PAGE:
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Monday, August 6, 2007

Welcome to the Third World

posted by on August 6 at 14:45 PM

When the bridge collapsed in Minneapolis last week I thought, “Man, we’re a couple of bus plunges away from officially being a third world country.” Most of the other indicators are already in place: We’re ruled by the imbecilic son of our former ruler; our rich are obscenely wealthy and our poor are obscenely poor; giant corporations abuse consumers with absolute impunity; the Democrats refuse to do anything about predatory lending or payday loans or credit card companies…

Well, other parts of the world—the first world, of which we used to be a member—are starting to notice just how fucked up our country is. From the UK’s Independent

You don’t have to visit this country for long to see how its transport infrastructure has deteriorated since the interstate system was built by Eisenhower in the Fifties. Never taken that pot-holed ride from JFK to Manhattan? Fasten your seatbelts for more turbulence. Or covered your ears in the screeching tunnels of the city’s antiquated subways? As for a cross-country ride on Amtrak, good luck.

Money here tends to flow towards items that make the pulse race. That would be elections, wars and that other national passion, sports. If there was a World Cup for baseball—rather than the so-called World Series in October which involves only the US and Canada - then finding decent venues would barely be a problem. Name a big city that doesn’t have a brand new, state of the art stadium it wants to show off.

Actually, that would be New York. But that is about to change. Its two major baseball teams, the Yankees and the Mets, are in deadly competition right now and not just to land places in the World Series play-off games this autumn. It’s about which of them can get their spanking new stadium finished first.

That’s right, while the Brooklyn Bridge gathers rust (yes, it is on the critical care list), somehow this city is building not one but two baseball stadiums barely six miles from each other.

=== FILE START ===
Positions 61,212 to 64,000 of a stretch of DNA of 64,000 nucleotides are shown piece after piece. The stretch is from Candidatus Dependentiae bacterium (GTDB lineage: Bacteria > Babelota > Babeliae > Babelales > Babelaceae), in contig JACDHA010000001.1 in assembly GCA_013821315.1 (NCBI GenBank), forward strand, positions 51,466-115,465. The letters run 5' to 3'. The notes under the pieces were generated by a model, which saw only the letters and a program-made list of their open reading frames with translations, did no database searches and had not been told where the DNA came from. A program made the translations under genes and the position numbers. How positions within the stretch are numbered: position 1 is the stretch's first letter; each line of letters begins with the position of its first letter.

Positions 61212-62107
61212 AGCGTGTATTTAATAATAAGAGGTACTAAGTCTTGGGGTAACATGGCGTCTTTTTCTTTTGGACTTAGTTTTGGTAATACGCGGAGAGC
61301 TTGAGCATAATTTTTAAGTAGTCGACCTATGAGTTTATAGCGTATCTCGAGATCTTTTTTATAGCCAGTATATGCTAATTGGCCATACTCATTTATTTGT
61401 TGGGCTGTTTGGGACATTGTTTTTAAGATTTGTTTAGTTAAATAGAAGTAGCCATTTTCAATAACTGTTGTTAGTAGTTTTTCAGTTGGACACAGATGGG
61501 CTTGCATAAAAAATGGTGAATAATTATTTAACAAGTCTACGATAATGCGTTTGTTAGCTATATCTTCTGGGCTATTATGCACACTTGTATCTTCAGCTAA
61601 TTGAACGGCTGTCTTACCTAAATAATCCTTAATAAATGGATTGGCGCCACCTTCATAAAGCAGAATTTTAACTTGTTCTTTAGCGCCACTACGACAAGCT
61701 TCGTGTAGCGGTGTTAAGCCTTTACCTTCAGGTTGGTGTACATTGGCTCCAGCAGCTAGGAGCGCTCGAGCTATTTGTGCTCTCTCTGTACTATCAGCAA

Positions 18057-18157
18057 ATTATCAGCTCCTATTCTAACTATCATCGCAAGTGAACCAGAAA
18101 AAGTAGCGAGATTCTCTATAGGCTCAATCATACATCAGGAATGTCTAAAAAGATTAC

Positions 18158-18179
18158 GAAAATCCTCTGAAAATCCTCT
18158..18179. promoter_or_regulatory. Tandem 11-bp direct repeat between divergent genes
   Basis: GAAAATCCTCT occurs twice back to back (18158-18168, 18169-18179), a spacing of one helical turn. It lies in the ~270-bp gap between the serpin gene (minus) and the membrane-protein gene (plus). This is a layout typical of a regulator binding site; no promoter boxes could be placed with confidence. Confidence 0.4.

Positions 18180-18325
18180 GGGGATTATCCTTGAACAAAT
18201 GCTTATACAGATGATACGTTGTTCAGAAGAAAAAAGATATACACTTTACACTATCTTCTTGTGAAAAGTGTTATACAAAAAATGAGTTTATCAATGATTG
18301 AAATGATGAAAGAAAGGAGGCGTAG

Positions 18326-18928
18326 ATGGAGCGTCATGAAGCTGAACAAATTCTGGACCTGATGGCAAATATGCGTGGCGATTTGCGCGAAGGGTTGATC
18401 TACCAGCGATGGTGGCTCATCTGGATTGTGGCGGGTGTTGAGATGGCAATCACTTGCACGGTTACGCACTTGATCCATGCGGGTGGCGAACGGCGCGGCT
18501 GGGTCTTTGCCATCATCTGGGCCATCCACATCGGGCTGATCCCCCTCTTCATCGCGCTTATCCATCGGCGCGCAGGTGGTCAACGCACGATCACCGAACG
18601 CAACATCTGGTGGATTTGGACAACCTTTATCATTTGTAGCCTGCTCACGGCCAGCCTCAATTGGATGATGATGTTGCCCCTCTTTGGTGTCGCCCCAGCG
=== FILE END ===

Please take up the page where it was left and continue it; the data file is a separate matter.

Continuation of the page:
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Implying that the UK is a first-world country instantly robs this post of any credibility.

Posted by joykiller | August 6, 2007 3:04 PM

Uhhh have you ever been to a third world? You are all far from itů

Posted by mj | August 6, 2007 3:08 PM

Excellent post. Does wife of a former ruler count as well?

Posted by Ryan | August 6, 2007 3:09 PM

The wife of a former ruler is more Peronista Argentina than true third world.

The obsession with stadiums is not just a US trait. It's a little rich to be hearing about it from the UK, where they just got finished building the most expensive sports stadium in the history of the world, the $1.5 billion New Wembley. Germany is stuffed full of new stadiums for last year's World Cup, and even cash-strapped South Africa is stupidly building a ton of new ones for 2010, though the Cup may be taken away from them if they don't finish in time. Greece and Venezuela too. Everybody's doing it.

Posted by Fnarf | August 6, 2007 3:16 PM

Feel better now Dan -- now that you've gotten all that recycled hyperbole off your chest?

Posted by raindrop | August 6, 2007 3:16 PM

@1 When I'm in London, I'm always incredibly impressed by the Tube, by the new, clean buses, by pretty much everything. Despite being so old that Seattle is an infant in comparison, London is in far better shape.

Posted by Gitai | August 6, 2007 3:17 PM

I'm not one to give Steve Scher and his KUOW show Weekday props too often, but he had Dave Zirin on this morning who addressed this very issue about citites bending over backward to build stadiums but don't put money toward schools.

I only heard half the interview, but it is up on the KUOW website now. I'm thinking about checking out Zirin's new book too.

Posted by rubyred | August 6, 2007 3:18 PM

I've heard that the way Europe in general pays for its roads is that a company is payed a fee both to build and maintain the roads. Therefore it's in the company's interest to make the roads better the first time around. In the US, we pay one company to make the road, and then another another fee to maintain the road. That means that in the US, the companies would rather make a shoddy road, and constantly reap maintanance fees than build the damn road well in the first place.

Posted by arduous | August 6, 2007 3:23 PM

@6: I didn't say London, I said the UK. Try stepping outside SE England and tell me the infrastructure is all bright and shiny.